Container Orchestration with Docker Swarm, Marathon, Kubernetes

You need orchestration when transitioning from deploying containers individually on a single host to deploying complex multi-container apps on many machines.

The following describes some of the most popular:

  • Docker Swarm
  • Mesos DC/OS
  • Kubernetes

The purpose of this post is to define the terms and to surface the main features. The goal of the post is not to compare, but to provide definitions of the container technologies.

In general, these container solutions run and support Linux containers.

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Docker Container Concepts, Architecture, Overview

Containers are key to the modern datacenter.

Docker is an open platform for developing, shipping, and running applications in containers.
This post describes the conceptual parts that you will use in setting up Docker. Here are the primary parts:

  • Docker Image is a read-only template for creating a Docker container. You can create your own Dockerfile to define the steps to create an image.
  • Docker Container is a runnable instance of an image. You can create, start, stop, move, or delete a container using the Docker API or CLI.
  • You talk to the Container through the Docker Engine that provides the Docker client which talks to the Docker daemon. The Docker daemon listens for Docker API requests and manages Docker objects such as images, containers, networks, and volumes.
  • Docker Registries stores Docker images. You pull Docker images from the registries. There are public registries and private registries. One private registry is Azure Container Registry provides a private registry for your containers.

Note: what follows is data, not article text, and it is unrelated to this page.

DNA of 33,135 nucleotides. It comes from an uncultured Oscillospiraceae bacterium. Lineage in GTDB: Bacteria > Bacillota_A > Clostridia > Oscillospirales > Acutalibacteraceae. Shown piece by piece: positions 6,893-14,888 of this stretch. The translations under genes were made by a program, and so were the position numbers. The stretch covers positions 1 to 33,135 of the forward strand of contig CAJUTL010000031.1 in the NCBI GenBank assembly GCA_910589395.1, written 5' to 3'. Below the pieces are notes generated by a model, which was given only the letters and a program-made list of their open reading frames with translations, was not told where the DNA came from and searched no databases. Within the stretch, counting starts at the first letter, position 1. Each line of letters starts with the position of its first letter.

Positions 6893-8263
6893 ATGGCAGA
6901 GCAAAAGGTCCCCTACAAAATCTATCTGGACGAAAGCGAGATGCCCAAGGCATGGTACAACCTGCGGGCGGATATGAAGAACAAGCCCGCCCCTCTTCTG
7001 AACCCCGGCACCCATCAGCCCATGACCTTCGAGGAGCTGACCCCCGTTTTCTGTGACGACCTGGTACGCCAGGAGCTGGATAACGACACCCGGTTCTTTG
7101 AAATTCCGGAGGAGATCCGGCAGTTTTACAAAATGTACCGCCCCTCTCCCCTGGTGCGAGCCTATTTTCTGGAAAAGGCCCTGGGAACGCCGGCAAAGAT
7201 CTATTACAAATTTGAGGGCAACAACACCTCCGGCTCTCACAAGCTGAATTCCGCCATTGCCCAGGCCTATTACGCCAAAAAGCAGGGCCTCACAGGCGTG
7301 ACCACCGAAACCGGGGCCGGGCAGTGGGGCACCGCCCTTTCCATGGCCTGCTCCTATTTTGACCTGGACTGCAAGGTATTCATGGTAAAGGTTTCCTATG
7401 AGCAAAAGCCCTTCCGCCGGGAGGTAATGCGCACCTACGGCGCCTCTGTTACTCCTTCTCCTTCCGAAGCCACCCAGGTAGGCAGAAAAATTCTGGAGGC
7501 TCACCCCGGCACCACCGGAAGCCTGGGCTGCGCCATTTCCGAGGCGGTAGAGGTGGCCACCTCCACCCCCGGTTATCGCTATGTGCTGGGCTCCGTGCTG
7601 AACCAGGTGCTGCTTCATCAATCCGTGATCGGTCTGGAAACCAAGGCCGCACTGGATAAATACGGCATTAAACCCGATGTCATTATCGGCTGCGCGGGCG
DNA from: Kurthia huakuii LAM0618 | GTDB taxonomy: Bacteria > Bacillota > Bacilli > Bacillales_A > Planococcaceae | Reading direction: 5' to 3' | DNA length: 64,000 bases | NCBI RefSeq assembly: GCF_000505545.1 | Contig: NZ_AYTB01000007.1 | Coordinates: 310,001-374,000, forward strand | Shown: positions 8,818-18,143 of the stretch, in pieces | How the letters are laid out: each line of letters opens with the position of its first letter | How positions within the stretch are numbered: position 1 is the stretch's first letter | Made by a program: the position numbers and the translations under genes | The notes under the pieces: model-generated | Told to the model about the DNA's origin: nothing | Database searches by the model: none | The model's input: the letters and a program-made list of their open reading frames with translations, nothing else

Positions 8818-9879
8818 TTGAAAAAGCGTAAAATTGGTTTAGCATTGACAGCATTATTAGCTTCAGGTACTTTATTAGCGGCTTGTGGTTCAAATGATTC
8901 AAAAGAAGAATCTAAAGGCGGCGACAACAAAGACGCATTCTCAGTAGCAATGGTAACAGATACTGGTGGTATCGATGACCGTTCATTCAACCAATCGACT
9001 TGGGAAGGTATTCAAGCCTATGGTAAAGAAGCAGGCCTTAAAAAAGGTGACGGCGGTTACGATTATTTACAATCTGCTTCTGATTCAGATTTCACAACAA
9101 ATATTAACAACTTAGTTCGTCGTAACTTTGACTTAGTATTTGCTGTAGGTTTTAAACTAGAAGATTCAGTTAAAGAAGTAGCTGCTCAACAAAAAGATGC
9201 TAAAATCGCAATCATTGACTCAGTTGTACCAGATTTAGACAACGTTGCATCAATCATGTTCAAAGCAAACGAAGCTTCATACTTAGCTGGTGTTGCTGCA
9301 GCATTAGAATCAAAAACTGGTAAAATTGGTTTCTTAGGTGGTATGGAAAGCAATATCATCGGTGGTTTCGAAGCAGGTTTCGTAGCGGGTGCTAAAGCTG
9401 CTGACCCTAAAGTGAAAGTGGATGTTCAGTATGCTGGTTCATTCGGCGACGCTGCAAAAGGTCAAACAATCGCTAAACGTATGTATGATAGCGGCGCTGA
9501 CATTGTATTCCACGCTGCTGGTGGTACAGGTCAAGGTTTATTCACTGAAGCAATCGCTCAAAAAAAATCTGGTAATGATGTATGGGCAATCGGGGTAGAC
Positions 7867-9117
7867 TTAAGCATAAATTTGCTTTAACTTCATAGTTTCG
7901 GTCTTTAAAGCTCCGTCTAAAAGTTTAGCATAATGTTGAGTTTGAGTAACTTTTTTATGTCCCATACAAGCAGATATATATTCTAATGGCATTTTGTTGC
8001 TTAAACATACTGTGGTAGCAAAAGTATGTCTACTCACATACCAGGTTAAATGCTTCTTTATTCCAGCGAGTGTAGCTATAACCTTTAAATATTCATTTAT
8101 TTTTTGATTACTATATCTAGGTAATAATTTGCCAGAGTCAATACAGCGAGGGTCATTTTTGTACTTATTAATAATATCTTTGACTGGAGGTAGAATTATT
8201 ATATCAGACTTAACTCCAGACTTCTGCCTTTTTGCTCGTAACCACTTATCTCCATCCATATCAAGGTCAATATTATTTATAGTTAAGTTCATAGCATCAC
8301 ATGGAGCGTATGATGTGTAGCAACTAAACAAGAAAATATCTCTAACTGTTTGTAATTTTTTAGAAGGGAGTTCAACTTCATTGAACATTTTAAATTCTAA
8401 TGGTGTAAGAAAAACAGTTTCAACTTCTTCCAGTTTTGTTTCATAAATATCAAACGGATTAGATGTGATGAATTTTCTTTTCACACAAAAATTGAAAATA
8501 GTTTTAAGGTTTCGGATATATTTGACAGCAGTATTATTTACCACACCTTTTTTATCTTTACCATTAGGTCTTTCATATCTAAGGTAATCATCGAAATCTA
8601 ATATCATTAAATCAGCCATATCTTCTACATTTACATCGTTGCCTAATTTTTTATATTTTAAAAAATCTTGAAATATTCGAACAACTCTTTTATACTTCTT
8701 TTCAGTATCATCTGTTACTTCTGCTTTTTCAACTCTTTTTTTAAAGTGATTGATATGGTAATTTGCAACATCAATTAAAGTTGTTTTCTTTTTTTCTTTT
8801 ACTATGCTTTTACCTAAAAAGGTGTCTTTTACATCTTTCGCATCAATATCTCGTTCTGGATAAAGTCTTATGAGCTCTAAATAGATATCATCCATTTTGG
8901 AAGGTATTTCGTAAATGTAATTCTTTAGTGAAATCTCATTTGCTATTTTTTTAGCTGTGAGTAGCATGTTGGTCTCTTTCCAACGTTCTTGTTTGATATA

• Task of automating and managing a large number of containers and how they interact is known as orchestration.

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The Value Proposition of Containers

Containers are key to the modern datacenter.

There’a a lot of buzz around containers. At its core, containers provides a way for you to deploy your app with all of its depenencies. Your container run on premises the same way it will in the cloud.

For the application in its container, it has no knowledge of any other applications or processes that exist outside of its box. Everything the application depends on to run successfully also lives inside this container. Wherever the box may move, the application will always be satisfied because it is bundled up with everything it needs to run.

For developers, it means that you no longer have to say, “Well it ran on my machine.” And it means that when you have larger apps, you can deploy in smaller chunks of code, where the dependencies do not need to cascade between teams. For IT Pros, it means that you can more effectively use those virtual machines. Instead of having one virtual machine for each app, you use the same VM for multiple apps. And when the VM is being used, you can quickly scale based on user demand.

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Installing your line of business application into Azure Active Directory for Single Sign On

Azure Active Directory is Microsoft’s comprehensive Identity as a Service (IDaaS) solution that:

  • Enables Identity Access Management as a cloud service.
  • Provides central access management, single-sign on (SSO), and reporting.
  • Supports integrated access management for thousands of applications in the application gallery, including Salesforce, Google Apps, Box, Concur, and more.

To get started learning about how you can manage applications, see Managing Applications with Azure Active Directory.
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Best Practices for Designing a Fluent API

imageA fluent API can be incredibly helpful when sharing your application with other developers.

Fluent methods are a hot design idea and they can improve the readability of your code. However, they only make sense in specific scenarios.

A fluent interface (as first coined by Eric Evans and Martin Fowler) is a method for constructing object oriented APIs, where the readability of the source code is close to that of ordinary written prose.
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